12/28/2020 Where Is God In Times Of Trouble?

By
Dr. Harold Sala
Guidelines For Living

When you pass through the waters, I will be with you; and through the rivers, they shall not overflow you; and when you walk through the fire, you will not be burned, neither shall the flame kindle upon you, for I am the LORD, thy God, the Holy One of Israel.
Isaiah 43:2-3

When I was in Jerusalem years ago, our Jewish guide began to tell about his birth in Germany and the persecution that followed in the early days of World War 2.  With growing emotional intensity, he told how his father was seized by the Gestapo and never heard from again.  The family escaped to another country in Europe.  With growing anger, the tempo of his conversation increased, and then almost as though he was venting some of his wrath, he said, “Where was God when the 6 million Jews were cremated?”  It was an old question.  Where is God in times of disaster?  Where was God when 4 million Cambodians were slaughtered in 1975 and 1976?  Where was God when men and women were slaughtered in the other conflicts?

Thousands of years ago some of my Jewish friends’ ancestors were facing a difficult period of trial.  The Jewish people faced the prospect of captivity in Babylon.  Families were being torn apart.  Lives disrupted.  And God said, “When you pass through the waters, I will be with you; and through the rivers, they shall not overflow you; and when you walk through the fire, you will not be burned, neither shall the flame kindle upon you, for I am the LORD, thy God, the Holy One of Israel” (Isaiah 43:2‑3, KJV).

During another time of national disaster, the prophet Nahum said, “The Lord is good, a stronghold in the day of trouble; and He knows them that trust in Him” (Nahum 1:7, KJV). Right here, we find a key that helps us understand God’s position in times of disaster.  “He knows them that trust in Him.”  What does that mean?  Certainly, it does not imply that some are spared suffering while others who are less righteous are confronted with it.  When a nation suffers, the righteous, or the good man, alongside the evil, suffers the same; but there is a difference.  The man who trusts in the Lord finds a strength, a help, an answer that the unbeliever does not have.  One man in simple faith casts himself on the mercy of God.  He discovers that Nahum is right‑‑God is a stronghold in the day of trouble; the other man, not having anyone to turn to, curses the difficulty and dies in his despair.

Where is God in times of suffering?  When my Jewish friend asked about God’s presence when 6 million Jews were cremated, I responded by saying, “He was in the same place He was when His Son was crucified outside the walls of Jerusalem.”  There are some questions that will never be fully answered until we stand in the presence of God, but to turn from Him in the day of trouble leaves only bleak despair.  Christ never promised deliverance from all difficulty, but He did promise His presence in the time of trouble.  He said, “Never will I leave you; never will I forsake you.”  So we may say with confidence, “The Lord is my helper, I will not be afraid.  What can man do to me?” (Hebrews 13:5-6)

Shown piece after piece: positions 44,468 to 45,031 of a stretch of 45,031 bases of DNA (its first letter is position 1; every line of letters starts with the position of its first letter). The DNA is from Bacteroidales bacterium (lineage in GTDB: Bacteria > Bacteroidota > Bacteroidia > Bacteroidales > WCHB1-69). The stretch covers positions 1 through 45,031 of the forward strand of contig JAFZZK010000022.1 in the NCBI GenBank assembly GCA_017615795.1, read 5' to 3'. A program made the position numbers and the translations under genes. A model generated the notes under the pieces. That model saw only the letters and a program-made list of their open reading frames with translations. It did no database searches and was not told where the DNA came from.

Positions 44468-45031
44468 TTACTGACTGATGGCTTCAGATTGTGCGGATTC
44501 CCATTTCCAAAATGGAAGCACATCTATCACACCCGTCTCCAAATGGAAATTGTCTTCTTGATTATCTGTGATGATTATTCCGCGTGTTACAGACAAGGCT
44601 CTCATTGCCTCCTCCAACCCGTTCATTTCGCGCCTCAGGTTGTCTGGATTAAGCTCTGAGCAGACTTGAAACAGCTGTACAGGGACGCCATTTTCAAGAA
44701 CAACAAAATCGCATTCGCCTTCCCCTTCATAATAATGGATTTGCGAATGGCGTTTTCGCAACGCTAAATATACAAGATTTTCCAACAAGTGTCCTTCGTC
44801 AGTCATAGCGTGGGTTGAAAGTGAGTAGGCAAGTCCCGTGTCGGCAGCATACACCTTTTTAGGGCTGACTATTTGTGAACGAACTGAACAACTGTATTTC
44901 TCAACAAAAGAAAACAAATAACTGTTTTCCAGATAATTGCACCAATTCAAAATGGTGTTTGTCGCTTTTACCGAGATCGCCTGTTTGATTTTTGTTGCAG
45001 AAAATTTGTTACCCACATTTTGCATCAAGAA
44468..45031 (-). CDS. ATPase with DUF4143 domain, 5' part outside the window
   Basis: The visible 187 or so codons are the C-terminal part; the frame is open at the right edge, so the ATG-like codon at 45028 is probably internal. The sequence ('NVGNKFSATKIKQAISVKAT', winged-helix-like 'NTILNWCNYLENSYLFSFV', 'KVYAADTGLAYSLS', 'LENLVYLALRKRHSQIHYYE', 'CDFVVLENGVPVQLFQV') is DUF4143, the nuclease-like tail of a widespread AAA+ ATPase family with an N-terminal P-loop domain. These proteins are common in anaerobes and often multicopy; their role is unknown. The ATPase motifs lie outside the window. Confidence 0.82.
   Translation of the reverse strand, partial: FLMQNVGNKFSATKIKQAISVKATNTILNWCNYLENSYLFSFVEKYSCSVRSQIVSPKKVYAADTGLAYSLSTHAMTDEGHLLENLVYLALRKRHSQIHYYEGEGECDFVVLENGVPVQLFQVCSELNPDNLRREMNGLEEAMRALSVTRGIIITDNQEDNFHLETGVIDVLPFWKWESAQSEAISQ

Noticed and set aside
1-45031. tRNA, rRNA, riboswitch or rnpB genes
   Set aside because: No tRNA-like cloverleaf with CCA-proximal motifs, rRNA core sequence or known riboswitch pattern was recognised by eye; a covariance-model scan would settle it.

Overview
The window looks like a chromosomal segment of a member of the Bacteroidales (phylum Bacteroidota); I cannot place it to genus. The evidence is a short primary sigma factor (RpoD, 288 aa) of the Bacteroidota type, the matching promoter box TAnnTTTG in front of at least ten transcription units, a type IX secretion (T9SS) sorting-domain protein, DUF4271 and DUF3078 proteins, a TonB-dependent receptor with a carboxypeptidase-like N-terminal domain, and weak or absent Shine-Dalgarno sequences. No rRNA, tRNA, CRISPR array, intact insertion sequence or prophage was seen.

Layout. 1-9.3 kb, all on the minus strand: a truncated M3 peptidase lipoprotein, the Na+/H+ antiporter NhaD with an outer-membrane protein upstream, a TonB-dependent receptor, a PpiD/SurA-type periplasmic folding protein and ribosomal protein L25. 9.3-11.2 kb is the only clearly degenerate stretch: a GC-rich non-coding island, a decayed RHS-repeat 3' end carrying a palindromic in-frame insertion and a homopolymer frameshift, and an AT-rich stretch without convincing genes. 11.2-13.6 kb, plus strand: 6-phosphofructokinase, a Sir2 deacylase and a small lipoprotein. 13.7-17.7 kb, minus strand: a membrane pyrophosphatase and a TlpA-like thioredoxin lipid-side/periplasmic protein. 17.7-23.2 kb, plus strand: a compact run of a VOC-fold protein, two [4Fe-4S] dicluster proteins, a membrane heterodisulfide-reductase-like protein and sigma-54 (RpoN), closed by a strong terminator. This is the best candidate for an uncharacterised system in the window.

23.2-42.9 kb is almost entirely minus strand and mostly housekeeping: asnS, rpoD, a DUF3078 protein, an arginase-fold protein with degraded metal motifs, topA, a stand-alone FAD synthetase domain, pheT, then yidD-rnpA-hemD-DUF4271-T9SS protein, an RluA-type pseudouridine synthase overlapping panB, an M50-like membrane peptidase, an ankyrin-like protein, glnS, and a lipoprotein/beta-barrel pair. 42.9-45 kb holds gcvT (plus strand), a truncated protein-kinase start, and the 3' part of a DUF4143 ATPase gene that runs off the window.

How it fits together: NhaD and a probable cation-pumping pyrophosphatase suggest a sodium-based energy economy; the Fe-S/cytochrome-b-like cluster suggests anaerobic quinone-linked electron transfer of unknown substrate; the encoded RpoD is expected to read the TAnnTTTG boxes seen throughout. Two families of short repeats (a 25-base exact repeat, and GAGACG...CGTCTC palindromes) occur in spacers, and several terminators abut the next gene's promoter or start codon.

And how does this affect your life?  Chances are you will never face the mental anguish of our Jewish friend, yet who knows?  Nonetheless, you will face suffering, for it comes to all men.  You will face times of distress.  You will be confronted with pressure, and when these knock at your door you can either turn to Him, who will be a refuge, or face difficulty alone.  Trust Him, for you will find the promises of His Word are sure.  He will never leave nor forsake you.

If you have any questions, please contact us.
Click here to view the archive of all past blog postings.
Click here to view information about our content contributors.
Click here to follow us on Facebook.

Published by Pastor Dave Winstead

I am the Family Care Pastor at Harvest Baptist Church in Burlington, NC.

One thought on “12/28/2020 Where Is God In Times Of Trouble?

Leave a Reply

Fill in your details below or click an icon to log in:

WordPress.com Logo

You are commenting using your WordPress.com account. Log Out /  Change )

Google photo

You are commenting using your Google account. Log Out /  Change )

Twitter picture

You are commenting using your Twitter account. Log Out /  Change )

Facebook photo

You are commenting using your Facebook account. Log Out /  Change )

Connecting to %s

<span>%d</span> bloggers like this: